Sparta — The tiny dome-shaped robot lit up next to Elouise Nemetz as she programmed it from her computer.
She and her fellow fourth-graders in David Oudbier’s STEM class at Appleview Elementary put the finishing touches on a project that sent their costumed Ozobots — mini-robots designed to teach robotics and coding — trick-or-treating in little neighborhoods they had created with milk cartons and paint.
After working out some code, Elouise decked out her ‘bot in a ghost costume and took it to one of the neighborhoods to test it out. “Mine’s going trick-or-treating,” she said excitedly.
The focus that day was making turns, moving and making sounds in the neighborhoods. Students worked to get the bots to go up to a house, make a sound to make their presence known, wait for an answer at the door, make another sound and then move on to the next house by making a U-turn — all the while making sure to stick to the sidewalks rather than walking over someone’s lawn. Later on, students would fine-tune their programming to make the ‘bots go to specific houses.
Students had already gone trick-or-treating on Halloween night but were treated to this coding project after the holiday.
‘Sometimes you just let them play. They just love that opportunity to explore and plan and create.’— David Oudbier
Oudbier said the school got the Ozobots for his classroom last year. The programming language OzoBlockly allows students to program the ‘bots to do different things. Last year, they navigated mazes and raced the Ozobots on a track. Some students even programmed their ‘bots to dance together.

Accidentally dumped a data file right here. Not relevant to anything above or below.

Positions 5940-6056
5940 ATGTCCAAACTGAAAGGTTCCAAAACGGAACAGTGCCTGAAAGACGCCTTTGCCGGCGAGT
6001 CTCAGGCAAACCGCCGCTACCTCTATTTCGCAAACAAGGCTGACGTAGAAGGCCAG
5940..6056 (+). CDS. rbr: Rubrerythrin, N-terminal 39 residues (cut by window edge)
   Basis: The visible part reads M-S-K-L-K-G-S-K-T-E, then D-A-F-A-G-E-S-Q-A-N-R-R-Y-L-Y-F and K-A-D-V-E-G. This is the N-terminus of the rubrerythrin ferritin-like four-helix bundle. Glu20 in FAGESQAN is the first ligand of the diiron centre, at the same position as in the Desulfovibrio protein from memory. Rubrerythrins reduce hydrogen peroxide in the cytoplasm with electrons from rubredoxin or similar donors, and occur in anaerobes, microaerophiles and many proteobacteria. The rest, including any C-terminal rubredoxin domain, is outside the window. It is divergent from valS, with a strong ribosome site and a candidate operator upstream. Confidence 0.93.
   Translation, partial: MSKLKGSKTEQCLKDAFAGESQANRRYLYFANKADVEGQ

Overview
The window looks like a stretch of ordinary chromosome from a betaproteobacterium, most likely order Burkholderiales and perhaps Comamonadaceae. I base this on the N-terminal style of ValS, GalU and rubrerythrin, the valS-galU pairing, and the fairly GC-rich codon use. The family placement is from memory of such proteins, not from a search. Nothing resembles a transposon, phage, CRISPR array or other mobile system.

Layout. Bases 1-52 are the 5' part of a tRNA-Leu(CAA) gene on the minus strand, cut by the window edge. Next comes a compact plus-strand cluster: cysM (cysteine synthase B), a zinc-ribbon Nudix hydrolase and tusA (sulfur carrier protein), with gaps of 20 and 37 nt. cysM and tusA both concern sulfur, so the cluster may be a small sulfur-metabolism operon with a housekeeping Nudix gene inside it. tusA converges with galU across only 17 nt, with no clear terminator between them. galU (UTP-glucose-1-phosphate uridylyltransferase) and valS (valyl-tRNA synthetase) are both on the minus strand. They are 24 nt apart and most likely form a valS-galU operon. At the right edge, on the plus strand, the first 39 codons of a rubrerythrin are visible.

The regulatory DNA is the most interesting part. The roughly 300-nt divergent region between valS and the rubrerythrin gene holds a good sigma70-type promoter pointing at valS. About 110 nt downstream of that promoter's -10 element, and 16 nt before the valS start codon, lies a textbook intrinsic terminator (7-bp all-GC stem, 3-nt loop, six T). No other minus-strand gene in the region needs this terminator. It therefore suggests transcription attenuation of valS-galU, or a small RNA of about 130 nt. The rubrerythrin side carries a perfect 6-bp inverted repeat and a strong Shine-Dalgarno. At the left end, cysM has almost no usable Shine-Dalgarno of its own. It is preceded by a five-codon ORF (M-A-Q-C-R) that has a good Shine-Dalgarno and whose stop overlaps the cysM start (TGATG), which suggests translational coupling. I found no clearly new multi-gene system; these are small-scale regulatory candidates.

“It’s pretty neat,” Oudbier said. “There are lessons with specific standards. It’s a neat program.”
Google Not Allowed But Not Needed
Students are tempted to “Google it” when working out the programming, but Oudbier wants them to figure it out without looking online.
“I’ve learned through trial and error,” he said. “Sometimes it works. Sometimes things don’t work. Sometimes you just let them play. They just love that opportunity to explore and plan and create, and a lot of them don’t take that opportunity anymore. It’s all technology driven so (this is) for them to have that hands-on opportunity without technology.”
The classroom buzzed with excitement and chatter.
“Look at what mine’s doing,” said one student. “It’s still laughing. … Yeah, I made it laugh.”
“Look at it. It went to a house. Look. It turns. It’s coming out, and then it turns again, “ said another.
Students worked through minor glitches.
“Mine did it perfectly,” said one. “But its costume is coming off.”
“Look, it’s at a house,” said another. “It keeps repeating to the same house.”
“Don’t hit the house. You’re going to hit the house,” said a classmate. “It’s going to do a U-turn.”
Students Come Up with Different Solutions
Alondra Ibarra dressed her ‘bot as an alien. She said she liked “messing around with the Ozobots.”
“What did your ‘bot do to let the people know you were there?” Oudbier asked students.
“I played the happy noise,” said Madalyn Gebert.
“I made mine do notes,” said Aria Stouten, who made her ‘bot play a “C.” “It’s ringing the doorbell.”
Edison Noto explained his process of trial and error: “I almost got five (houses), but I only got four,” he said. “I did the U-turn but I didn’t U-turn this way because I’m not going back that way – I was at this house. I already went to that house. I U-turned this way and then that way.”
For Edison and his classmates, it was a tricky lesson in robotics, but the treat was in the learning.